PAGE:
I want to become a successful interpreter. I am Arab and speak English, Spanish, Portuguese, and a bit Italian and French. I have some experience in translation and am planing to enhance it.
Now I have some questions:
-Which is better for interpretation market:having a good certificate in the field, like ATA's, for example, or having a master in interpretation from a good university? Would it be a good idea trying to have both so that they differentiate me or make me earn more sooner or later?
By the way, I am not restricted to the languages I know. I mean, I am open to learning another language or enhancing the ones I am not good in if that will allow me to earn a good certificate or master in an affordable place.
I'm waiting for your advice and/or suggestions.
Thank you. :) :)
asked 21 Nov '16, 09:55
You don't tell us which country you live in or where you would like to work. Europe and the US are two very different kettles of fish. I presume you live in the US already, as you mention the ATA certification. That actually exists only for translation; the qualification that allows you to be an active member of the ATA as an interpreter only is not a test, and certifies only that you have worked for a certain amount of time and have a certain amount of experience. It is useful to have even the ATA translation certificate in the US, though, as many private clients don't know the difference between an interpreter or a translator, or the difference between liaison, court or conference interpreting.
In the US, these 3 markets can be interchangeable. When I lived there, I worked on the private and government markets as a conference interpreter, as a court and legal interpreter for the DC and Federal District courts, and as a liaison interpreter. I was required to pass a test to work in the government and in court, but not for the private market, though my degree helped to differentiate me. In government, community and court markets, the pay is contractual; in other words, you cannot negotiate, you take it or leave it. In private market conference, liaison, etc., you may negotiate your own fees, and they can move from very low to very high, depending on the job and your abilities as a negotiator.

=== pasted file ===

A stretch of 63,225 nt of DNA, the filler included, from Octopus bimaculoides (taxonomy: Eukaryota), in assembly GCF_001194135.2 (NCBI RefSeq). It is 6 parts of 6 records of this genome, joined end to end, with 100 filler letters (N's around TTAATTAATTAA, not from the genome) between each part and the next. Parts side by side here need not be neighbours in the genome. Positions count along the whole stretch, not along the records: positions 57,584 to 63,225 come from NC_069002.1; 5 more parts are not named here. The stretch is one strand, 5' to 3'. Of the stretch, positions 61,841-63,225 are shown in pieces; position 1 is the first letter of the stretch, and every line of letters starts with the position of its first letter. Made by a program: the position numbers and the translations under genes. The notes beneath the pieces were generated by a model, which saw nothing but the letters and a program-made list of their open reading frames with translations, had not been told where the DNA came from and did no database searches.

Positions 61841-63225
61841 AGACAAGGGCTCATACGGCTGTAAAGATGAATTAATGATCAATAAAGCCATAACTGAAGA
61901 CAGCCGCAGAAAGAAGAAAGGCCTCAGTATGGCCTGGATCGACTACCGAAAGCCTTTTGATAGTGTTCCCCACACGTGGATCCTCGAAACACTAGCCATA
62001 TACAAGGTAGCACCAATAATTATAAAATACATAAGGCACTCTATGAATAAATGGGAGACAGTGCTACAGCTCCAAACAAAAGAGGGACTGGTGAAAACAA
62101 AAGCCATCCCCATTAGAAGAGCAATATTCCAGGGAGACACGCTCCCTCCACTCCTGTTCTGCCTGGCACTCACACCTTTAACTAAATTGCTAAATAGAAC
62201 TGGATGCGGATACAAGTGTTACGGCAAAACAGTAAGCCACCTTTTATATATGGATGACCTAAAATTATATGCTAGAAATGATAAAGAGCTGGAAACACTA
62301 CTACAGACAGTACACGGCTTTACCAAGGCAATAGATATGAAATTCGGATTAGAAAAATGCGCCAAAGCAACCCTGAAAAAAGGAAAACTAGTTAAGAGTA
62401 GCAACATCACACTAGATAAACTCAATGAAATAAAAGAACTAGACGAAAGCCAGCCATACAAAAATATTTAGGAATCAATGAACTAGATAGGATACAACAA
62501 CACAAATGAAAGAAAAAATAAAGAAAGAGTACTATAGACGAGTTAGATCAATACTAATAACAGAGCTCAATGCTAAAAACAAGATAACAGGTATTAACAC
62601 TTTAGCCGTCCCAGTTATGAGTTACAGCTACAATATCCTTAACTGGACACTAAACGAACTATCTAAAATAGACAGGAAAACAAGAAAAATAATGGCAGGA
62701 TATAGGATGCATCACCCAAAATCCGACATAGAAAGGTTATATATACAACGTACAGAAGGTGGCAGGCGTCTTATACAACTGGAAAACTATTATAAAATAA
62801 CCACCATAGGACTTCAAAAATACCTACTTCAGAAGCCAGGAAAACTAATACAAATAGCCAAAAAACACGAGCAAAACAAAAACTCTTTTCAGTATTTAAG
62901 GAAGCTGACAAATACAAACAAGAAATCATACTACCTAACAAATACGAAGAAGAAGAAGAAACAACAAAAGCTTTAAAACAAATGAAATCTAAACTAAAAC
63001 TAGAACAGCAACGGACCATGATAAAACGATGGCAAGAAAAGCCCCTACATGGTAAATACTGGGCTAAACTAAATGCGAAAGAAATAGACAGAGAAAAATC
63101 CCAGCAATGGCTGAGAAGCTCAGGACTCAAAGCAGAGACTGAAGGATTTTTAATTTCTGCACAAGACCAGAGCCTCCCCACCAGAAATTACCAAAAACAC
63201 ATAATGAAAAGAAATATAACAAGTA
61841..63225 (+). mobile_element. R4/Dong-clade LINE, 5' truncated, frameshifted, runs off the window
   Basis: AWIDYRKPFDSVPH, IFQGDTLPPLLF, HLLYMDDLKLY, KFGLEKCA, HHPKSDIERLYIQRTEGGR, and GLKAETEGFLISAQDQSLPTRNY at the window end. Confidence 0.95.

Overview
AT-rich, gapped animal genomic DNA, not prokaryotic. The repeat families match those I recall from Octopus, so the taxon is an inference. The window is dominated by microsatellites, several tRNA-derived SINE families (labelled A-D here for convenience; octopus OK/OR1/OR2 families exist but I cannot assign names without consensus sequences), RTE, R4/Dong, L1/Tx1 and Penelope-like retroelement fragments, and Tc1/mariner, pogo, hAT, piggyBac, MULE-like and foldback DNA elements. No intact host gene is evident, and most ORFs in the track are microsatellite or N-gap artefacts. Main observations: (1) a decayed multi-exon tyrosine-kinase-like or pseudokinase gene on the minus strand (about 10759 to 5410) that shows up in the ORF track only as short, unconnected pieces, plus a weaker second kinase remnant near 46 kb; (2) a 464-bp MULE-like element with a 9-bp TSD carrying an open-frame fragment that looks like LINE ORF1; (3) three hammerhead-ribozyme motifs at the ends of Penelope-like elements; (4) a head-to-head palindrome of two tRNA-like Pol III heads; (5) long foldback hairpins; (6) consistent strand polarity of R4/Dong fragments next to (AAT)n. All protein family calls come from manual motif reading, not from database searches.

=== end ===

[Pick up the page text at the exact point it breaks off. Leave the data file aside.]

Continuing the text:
In Europe, the markets are much more separate. Community interpreting is one market, court interpreting another, private market liaison another, and private market conference yet another. It is much more rare for an interpreter to mix these markets up. They tend to stick to what they do best, and add translation or other work on the side if interpreting isn't paying the bills.
You should do your market research for where you want to live and see what languages are needed there. Remember that the skills are difficult to learn - not everyone can become an interpreter even when they know different languages. This becomes even more true as you aim for higher levels - so conference interpreting requires the most training and the highest abilities, liaison requires a bit less book knowledge but more protocol understanding, court requires a different skill set and vocabulary, etc. Since the skills are difficult to learn, you should concentrate on just one or two foreign languages. Moreover, the different markets require different language combinations, so the private market tends to want an interpreter working back and forth between their native and one foreign language, where international organizations will want you to be able to work out of two languages into your native language (and if you are a native Arabic speaker, then from Arabic into either English or French).
answered 23 Nov '16, 13:17
A university course teaches you a skill. A certificate recognizes that you have a skill.
Attending a university programme sounds like the most direct way to acquiring the skill set that will be tested in a certification process.
A full-time 1 or 2 year post-graduate MA in conference interpreting is the best way to get into conference interpreting. You can find schools in your region / with your languages here in the AIIC Schools Directory
(You might need to specify what type of interpreting you had in mind, where you want to work/live and how you define "successful" if you want more specific answers!)
answered 22 Nov '16, 03:55
If you are a Coptic Christian and looking to emigrate to a country with more freedoms, the USA has been particularly interested in welcoming Coptic Christians and filling them into various interpreter type jobs. Under Trump, I would expect this trend to be even more pronounced.
answered 01 Dec '16, 11:13
Adrian Lee D...